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Following flak from the opposition and tourism industry stakeholders for creating a sense of alarm over the imposition of prohibitory orders under Section 144 of the CrPC earlier this week, Chief Minister Pramod Sawant on Saturday said that there was no terror threat to Goa.

Sawant also promised to review the existing administrative procedure for the imposition of prohibitory orders, while urging tourists to travel to Goa for the upcoming Carnival without worry.

“Such circulars are issued regularly. There is no question of a terror attack or any cause for fear. The imposition of Section 144 CrPC is nominal. I will still see if it can be reviewed. It is just an administrative procedure. Tourists and foreigners coming to Goa for the Carnival or tourism in general should travel without worry,” Sawant told reporters here.

The Carnival, one of the most popular festivals in Goa, begins on February 22.

Earlier in the day, the North Goa district administration issued a statement clarifying that promulgation of the order was “routine” and there was no nood for panic.

“General public are advised not to panic as these orders have been issued routinely as part of general preparedness in the past too for the entire state by both the District Magistrates (Goa has two administrative districts),” North Goa DM R. Menaka said in a clarification on Saturday.

“The order does not prevent the assembly of more than four persons or such conditions as is being quoted. There will be no impact on tourists, Carnival, Shigmo and other celebrations,” she said.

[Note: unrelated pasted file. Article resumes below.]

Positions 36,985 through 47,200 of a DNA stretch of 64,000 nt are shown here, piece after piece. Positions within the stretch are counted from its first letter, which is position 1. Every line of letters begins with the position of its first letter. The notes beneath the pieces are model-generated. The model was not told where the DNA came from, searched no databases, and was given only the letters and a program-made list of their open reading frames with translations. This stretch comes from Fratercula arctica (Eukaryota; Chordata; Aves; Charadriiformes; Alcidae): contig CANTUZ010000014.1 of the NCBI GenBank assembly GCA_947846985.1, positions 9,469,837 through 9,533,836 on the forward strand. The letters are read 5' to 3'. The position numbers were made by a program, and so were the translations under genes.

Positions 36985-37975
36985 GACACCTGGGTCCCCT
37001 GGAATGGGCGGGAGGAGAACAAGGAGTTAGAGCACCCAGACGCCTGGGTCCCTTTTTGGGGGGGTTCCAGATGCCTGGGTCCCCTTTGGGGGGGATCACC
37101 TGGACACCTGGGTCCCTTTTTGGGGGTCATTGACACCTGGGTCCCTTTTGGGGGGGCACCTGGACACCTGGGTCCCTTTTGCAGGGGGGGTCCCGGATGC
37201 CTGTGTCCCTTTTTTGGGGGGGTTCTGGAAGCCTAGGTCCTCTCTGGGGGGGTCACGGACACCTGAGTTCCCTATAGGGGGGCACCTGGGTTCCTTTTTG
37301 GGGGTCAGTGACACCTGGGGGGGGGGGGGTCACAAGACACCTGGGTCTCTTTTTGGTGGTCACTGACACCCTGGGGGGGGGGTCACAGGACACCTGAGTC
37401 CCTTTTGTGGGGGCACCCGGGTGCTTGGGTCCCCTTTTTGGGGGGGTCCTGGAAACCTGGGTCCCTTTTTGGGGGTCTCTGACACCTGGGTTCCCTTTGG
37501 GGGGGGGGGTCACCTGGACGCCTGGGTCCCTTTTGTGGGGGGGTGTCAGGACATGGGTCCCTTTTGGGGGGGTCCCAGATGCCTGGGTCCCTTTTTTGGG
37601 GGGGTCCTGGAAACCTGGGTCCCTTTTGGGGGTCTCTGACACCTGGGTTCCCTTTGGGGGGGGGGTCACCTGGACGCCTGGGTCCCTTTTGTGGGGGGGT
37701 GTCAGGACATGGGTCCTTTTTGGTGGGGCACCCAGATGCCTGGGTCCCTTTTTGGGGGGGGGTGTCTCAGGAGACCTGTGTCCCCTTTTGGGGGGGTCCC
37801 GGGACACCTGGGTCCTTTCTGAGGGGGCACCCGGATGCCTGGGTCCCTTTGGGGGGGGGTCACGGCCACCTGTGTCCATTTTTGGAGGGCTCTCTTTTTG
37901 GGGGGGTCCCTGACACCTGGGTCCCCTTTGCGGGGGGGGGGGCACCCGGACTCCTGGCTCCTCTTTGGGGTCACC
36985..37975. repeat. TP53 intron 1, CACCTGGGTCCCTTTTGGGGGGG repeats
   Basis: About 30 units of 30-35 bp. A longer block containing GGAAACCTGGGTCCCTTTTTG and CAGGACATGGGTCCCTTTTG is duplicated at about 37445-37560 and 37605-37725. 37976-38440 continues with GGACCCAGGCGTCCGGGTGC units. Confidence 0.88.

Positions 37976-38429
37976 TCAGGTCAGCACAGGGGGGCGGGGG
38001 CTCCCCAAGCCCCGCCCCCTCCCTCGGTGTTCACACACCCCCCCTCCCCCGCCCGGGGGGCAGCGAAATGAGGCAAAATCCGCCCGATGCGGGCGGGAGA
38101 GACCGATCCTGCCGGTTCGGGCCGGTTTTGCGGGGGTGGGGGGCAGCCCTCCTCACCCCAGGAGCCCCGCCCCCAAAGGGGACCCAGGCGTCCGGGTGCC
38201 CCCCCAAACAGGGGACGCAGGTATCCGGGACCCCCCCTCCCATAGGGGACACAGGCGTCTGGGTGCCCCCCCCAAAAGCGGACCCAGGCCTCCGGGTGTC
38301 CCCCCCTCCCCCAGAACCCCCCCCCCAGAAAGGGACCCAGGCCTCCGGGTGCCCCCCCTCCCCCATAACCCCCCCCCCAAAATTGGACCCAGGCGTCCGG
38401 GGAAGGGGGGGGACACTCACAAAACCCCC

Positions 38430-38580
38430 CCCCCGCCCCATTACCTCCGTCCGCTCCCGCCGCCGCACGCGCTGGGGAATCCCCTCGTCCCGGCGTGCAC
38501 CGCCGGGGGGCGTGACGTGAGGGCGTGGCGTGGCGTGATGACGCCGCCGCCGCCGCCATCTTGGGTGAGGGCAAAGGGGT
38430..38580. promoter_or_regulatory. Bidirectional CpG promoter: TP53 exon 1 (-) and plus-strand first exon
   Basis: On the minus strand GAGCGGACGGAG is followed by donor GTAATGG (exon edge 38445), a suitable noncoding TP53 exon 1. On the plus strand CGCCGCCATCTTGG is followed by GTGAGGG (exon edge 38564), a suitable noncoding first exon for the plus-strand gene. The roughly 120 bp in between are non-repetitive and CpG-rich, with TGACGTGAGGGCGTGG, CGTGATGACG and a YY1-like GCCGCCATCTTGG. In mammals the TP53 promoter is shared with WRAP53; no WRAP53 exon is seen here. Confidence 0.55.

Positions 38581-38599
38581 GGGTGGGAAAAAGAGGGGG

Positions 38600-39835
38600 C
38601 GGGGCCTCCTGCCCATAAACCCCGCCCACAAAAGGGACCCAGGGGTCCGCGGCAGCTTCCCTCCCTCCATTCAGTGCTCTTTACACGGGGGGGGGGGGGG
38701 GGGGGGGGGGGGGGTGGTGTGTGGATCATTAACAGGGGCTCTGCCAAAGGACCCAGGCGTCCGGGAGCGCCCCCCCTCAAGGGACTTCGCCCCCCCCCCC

Carnival and Shigmo are two major traditional Catholic and Hindu festivals, respectively.

After Section 144 was imposed earlier this week for a period of 60 days, the opposition had accused the Goa government of creating a “Kashmir-like” situation in the coastal state by the prolonged imposition of Section 144.

The order issued earlier this week by the North Goa district administration had said that the prohibitory provisions had been invoked due to “possible terror threats” along the Western Coast and in order to prevent the possibility of “anti-social elements” committing crimes in the state.

Tourism industry stakeholders had also criticised the imposition of prohibitory orders, saying the development had triggered panic amongst tourists inbound to Goa. Goa’s conventional tourism season stretches from October to March.

Menaka in her clarification on Saturday also said that the prohibitory orders were issued only as a precautionary measure, ahead of a tenant verification drive due to be conducted by the North Goa district administration.

“It is clarified that the order is a precautionary measure only to step up the alertness, essentially to impose tenant verification on all owners of the houses, buildings, flats and other residential accommodation, private guest houses, paying guest accommodation etc., so that the antecedents of all the persons are verified before letting out their premises on lease, rent or on hire basis to such persons,” the clarification said.

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